Pumpkinseed sunfish (Lepomis)
The coloration of pumpkinseed sunfish is one of the most vibrant of any fish in fresh water. It ranges from olive-green to brown, yellow, green and blue on the top and sides. The breast and belly are usually a light color such as cream, white or yellow and occasionally orange. The sides are covered with vertical bars that are faint green to blue and more prominent in females.
Orange spots may cover the dorsal, anal, and caudal (tail) fins. The cheek has undulating blue lines and the black ear flap (gill cover) has an orange-red spot on the margin that can be used to quickly identify the species. The leading edge of the dorsal spines is black, while the pectoral fins may be amber or clear. The remaining fins are usually gray, though sometimes they may appear yellow.
Pumpkinseed sunfish have a small with a flat, disk-shaped body. They have a small mouth and an upper jaw that stops just under the eye pupil. The gill cover has an inflexible rear edge and short, thick rakers on the first arch. The front dorsal fin is spiny and the pectoral fin is long and pointed and can be extended past the eye when bent forward.
Pumpkinseed sunfish have been introduced throughout North America. Although they can now be found from Washington and Oregon on the Pacific Coast to New Brunswick and Georgia on the Atlantic Coast, they are primarily found in the north-eastern United States and southern Canada.
Their natural range extends from New Brunswick down the east coast of North America to South Carolina and Georgia. From the coast their range runs inland through Ontario and Quebec to the middle part of the continent. It then extends south through Iowa and back east through Pennsylvania.
The greatest concentrations of pumpkinseed sunfish are found in the northeastern region of the United States. They are rarely or never found in the south-central or southwestern United States.
Pumpkinseed sunfish usually reside in warm, calm lakes, ponds, and pools of creeks and small rivers that have abundant vegetation. They prefer clear water where they can hide within underwater weed patches, docks, logs, and other cover. Generally they will stay near the shore and can be found in substantial numbers in shallow, protected areas. Pumpkinseed tend to travel in schools and are more likely than other sunfish to be found in moving water.
The spawning season for pumpkinseed sunfish runs from late spring to early summer, commonly May or June. Males construct small, circular nests, most often in water 6 to 12 inches deep.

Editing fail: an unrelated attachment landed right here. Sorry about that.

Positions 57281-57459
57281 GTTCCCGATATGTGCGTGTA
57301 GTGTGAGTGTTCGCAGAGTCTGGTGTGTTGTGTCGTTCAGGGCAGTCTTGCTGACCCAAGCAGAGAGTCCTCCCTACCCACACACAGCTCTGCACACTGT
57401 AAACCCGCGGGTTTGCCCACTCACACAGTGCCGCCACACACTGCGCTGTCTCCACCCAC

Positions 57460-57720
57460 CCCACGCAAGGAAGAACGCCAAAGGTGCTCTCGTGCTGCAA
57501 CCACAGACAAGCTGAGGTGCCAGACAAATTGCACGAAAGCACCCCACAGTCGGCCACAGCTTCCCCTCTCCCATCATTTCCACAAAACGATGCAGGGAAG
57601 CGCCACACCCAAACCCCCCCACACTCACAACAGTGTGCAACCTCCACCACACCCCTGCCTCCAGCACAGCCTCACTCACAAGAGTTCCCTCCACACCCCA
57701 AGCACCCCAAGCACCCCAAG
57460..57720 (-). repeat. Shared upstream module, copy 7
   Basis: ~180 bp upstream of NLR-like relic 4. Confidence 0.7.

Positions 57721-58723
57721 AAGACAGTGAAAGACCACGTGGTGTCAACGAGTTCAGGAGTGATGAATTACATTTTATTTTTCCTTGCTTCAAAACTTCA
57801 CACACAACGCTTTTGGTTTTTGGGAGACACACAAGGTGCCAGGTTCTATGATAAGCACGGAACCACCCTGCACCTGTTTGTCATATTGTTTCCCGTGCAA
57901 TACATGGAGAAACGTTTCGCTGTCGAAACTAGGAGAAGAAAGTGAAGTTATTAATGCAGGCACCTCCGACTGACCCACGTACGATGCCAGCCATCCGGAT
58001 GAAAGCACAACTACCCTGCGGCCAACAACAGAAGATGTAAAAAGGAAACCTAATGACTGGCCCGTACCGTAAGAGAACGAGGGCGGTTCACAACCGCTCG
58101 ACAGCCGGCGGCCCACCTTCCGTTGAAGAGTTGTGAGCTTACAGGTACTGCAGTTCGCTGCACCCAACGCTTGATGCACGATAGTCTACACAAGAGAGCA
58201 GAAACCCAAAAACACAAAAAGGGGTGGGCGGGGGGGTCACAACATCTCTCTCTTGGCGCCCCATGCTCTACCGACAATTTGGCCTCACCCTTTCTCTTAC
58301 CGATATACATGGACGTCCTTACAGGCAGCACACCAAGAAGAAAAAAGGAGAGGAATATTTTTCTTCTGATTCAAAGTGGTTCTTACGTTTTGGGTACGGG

Females are attracted to the nest where they lay 1,500 to 3,000 eggs. Several females may deposit eggs in the same nest. After fertilizing the eggs with their milt, males remain nearby to guard the nest and chase away predators that might eat the eggs.
Eggs hatch 3 to 5 days later, depending upon water temperature. Once hatched, the fry move quickly to shallow water and begin feeding on zooplankton.
Pumpkinseed sunfish feed on a variety of small food at both the surface and the bottom. Favored foods include insects and larvae such as dragonfly nymph, mayfly nymph, water beetles, ants, and worms. They also consume snails, larval salamanders, and mollusks. Small fish and fish eggs are also part of their diet. Occasionally they will eat small pieces of aquatic plants.
Though many expert anglers consider the pumpkinseed sunfish to be a nuisance fish, they are extremely popular with young fishermen because of their willingness to bite worms, extensive distribution, large numbers, and location close to shore.
Many people consider the meat to be a worthy meal, though their small size means it can take several to satisfy an appetite. This size issue is a limiting factor in its popularity as a sport fish.
Pumpkinseed sunfish can be caught utilizing the same fishing techniques used to catch any of the panfish, such as bluegill. Because of their small mouths, an angler must use small hooks and baits. They are attracted to almost any natural bait, providing it is small enough for them to consume. A worm on a small hook with light line (6-pound test or lighter) is the most effective method of fishing for these fish. In addition, many small artificial lures have proven successful with pumpkinseed sunfish.
Fishermen looking for these fish should find a lake, pond, or stream and focus on shoreline with thick vegetation or underwater debris.
- Pumpkinseed sunfish get their Latin name from lepomis meaning scaled gill cover, and gibbosus meaning wide margin.
- Pumpkinseed sunfish will breed with other sunfish in the wild. The resulting variety of hybrids can make exact identification difficult in areas with more than one species of sunfish.
- Although they have been widely introduced throughout the world, some places, particularly Europe, have reported unfavorable ecological effects after their introduction. They are considered a nuisance in Europe.
- Hawks, ducks, herons and other shorebirds, as well as muskrats and raccoons prey upon pumpkinseed sunfish.